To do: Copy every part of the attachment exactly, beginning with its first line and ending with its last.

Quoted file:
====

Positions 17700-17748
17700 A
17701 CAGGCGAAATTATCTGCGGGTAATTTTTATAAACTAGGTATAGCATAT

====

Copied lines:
Positions 17700-17748
17700 A
17701 CAGGCGAAATTATCTGCGGGTAATTTTTATAAACTAGGTATAGCATAT